In its new position with plenty of sunlight, and regular watering due to the installation of the Hozelock irrigation system, the VegTrug is really coming into its own this year (see posts on Mistakes Made with a VegTrug and Automatic Watering System). It is already producing several varieties of lovely lettuces, and the carrots in the deeper part of the Trug are coming along fine.
I love these delicate little petunias, found at a local garden store, which I hope will eventually trail over the pot.
And these big showy ones
Our Cosmos plants in various pots are beginning to flower – I think they are really pretty.
The Anemone de Caen bulbs I set around Christmas have been lovely, but are now beginning to fade.
And I recently bought some cranesbill geranium plants to set in a border. The first delicate little flowers have just opened.
Although my main interest is growing edible plants, it is great to have these little splashes of colour around the garden!
Not everything is growing as planned. Last year I was really pleased with my first attempt at growing peas. This year the peas germinated fine, but after a couple of weeks the plants began to look wizened with brown patches and holes appearing in the leaves.
I don’t know what is causing this. I haven’t seen any slugs or insects on the plants, but clearly the plants are not thriving, and I think I will have to give up on them. If anyone knows what the problem is I would love to hear from them for future reference….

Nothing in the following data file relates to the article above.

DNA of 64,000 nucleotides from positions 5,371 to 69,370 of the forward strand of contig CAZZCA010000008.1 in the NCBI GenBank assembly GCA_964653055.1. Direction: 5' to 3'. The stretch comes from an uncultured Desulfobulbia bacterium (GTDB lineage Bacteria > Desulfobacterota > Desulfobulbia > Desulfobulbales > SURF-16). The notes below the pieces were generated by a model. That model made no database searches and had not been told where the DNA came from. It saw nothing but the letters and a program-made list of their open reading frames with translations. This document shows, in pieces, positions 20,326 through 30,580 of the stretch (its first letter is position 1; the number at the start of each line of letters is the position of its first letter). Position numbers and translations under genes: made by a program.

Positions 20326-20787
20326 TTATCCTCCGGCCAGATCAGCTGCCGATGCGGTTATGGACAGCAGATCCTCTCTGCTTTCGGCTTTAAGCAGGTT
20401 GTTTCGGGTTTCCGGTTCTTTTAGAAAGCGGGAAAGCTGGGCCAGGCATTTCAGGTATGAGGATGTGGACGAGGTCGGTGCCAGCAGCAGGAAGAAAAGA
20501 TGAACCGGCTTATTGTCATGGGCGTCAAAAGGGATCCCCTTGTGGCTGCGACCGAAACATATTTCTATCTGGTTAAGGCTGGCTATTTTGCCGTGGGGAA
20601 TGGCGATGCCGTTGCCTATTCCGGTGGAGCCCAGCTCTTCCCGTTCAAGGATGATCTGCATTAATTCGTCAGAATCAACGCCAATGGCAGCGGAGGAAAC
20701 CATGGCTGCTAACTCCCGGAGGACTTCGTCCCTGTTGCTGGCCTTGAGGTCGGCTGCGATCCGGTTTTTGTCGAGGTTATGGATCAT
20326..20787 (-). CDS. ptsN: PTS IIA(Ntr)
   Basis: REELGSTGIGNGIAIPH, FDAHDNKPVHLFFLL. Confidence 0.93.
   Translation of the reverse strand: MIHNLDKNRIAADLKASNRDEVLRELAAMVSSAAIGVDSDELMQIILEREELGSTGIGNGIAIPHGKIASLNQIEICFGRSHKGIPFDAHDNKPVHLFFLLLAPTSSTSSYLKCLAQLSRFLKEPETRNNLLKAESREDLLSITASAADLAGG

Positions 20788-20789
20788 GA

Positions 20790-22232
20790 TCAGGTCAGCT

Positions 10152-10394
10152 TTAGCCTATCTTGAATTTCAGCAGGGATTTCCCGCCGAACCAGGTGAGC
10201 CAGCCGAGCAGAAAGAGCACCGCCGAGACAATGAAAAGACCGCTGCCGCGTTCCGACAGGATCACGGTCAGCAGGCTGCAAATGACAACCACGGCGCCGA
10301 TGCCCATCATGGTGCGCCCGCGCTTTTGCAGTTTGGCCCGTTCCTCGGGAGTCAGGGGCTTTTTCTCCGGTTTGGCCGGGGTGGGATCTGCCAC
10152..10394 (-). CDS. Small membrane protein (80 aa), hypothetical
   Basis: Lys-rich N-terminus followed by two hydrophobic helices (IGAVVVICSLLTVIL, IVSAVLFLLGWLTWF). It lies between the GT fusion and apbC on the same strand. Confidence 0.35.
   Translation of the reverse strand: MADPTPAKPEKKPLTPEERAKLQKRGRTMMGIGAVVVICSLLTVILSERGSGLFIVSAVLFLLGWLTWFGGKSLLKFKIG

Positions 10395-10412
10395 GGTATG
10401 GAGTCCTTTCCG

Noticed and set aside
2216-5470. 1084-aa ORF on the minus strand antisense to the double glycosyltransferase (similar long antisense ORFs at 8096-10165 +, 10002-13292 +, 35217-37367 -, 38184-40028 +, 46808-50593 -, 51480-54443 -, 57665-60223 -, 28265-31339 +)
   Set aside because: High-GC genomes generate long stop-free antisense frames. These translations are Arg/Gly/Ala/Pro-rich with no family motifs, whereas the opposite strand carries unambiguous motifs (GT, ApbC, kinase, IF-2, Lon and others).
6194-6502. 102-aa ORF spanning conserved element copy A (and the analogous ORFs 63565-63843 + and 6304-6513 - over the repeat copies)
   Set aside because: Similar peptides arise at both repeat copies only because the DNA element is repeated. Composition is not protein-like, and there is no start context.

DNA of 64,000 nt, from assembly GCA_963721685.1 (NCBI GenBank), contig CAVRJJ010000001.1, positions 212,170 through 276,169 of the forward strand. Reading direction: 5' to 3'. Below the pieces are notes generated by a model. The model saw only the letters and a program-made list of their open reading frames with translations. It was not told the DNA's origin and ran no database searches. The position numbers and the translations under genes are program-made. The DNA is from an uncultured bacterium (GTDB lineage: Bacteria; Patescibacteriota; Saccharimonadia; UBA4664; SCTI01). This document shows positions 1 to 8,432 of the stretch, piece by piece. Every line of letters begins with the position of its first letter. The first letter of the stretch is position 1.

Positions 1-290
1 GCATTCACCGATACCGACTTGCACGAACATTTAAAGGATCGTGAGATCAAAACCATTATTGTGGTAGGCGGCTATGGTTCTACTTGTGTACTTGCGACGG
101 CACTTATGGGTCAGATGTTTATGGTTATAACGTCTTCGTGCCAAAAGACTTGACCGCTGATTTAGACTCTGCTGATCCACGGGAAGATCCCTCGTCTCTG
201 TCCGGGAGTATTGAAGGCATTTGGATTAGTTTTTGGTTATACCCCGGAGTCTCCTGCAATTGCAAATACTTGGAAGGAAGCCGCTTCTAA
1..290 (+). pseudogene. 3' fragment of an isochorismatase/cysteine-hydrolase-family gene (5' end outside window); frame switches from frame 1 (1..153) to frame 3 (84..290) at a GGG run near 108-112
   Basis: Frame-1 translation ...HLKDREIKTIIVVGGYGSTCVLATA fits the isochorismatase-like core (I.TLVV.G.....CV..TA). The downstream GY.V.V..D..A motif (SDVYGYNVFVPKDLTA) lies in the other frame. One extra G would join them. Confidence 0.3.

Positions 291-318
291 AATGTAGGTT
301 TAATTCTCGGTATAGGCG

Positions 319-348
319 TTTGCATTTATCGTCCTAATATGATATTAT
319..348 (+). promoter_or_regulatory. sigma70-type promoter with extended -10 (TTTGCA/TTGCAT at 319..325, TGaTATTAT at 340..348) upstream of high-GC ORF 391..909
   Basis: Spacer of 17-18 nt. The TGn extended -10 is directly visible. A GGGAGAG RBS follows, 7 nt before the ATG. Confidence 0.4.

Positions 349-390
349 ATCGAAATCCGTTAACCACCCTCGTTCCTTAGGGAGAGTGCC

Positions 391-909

My broccoli plants are also being severely eaten by something, though I haven’t seen anything on the plants. They still seem to be growing, so perhaps there is hope here.
I can’t believe that until a couple of years ago I had no interest whatsoever in gardening. Now I can’t imagine not wanting to grow things. And there are just so many different plants and varieties to try.
I find that when I use ingredients I have grown myself I appreciate them so much more. Even though they do take so much more effort than popping into the supermarket. Some taste better than those bought in the shops, and others, if I am honest, are less good. But the fact that I have cared for them and watched them grow, usually from seed, just makes them so much more special.
A simple way to protect soft fruit growing in your garden The post A Great Way to Protect Soft Fruit in Your Garden appeared first on Thoughts of Dawn.
If you grow soft fruit like blueberries and raspberries in your garden, you will need a way to prevent birds from eating your developing fruit.
You can, of course, make your own protective covers using garden netting and canes. But it can be quite tricky to do it well, especially in a small garden, and it can also make it difficult to harvest your fruit.
A couple of years ago I came across an ideal solution in a local garden centre – a Popadome fruit protector.
This consists of a strong mesh cover through which you slot a flexible frame. The mesh is large enough to let pollinators through, but small enough to keep out most butterflies and birds. There is also a copper strip around the bottom to deter slugs and snails, and it comes with pegs to keep it grounded.
Now in its third year of use, my original Popadome is looking a bit faded, but still doing its job perfectly.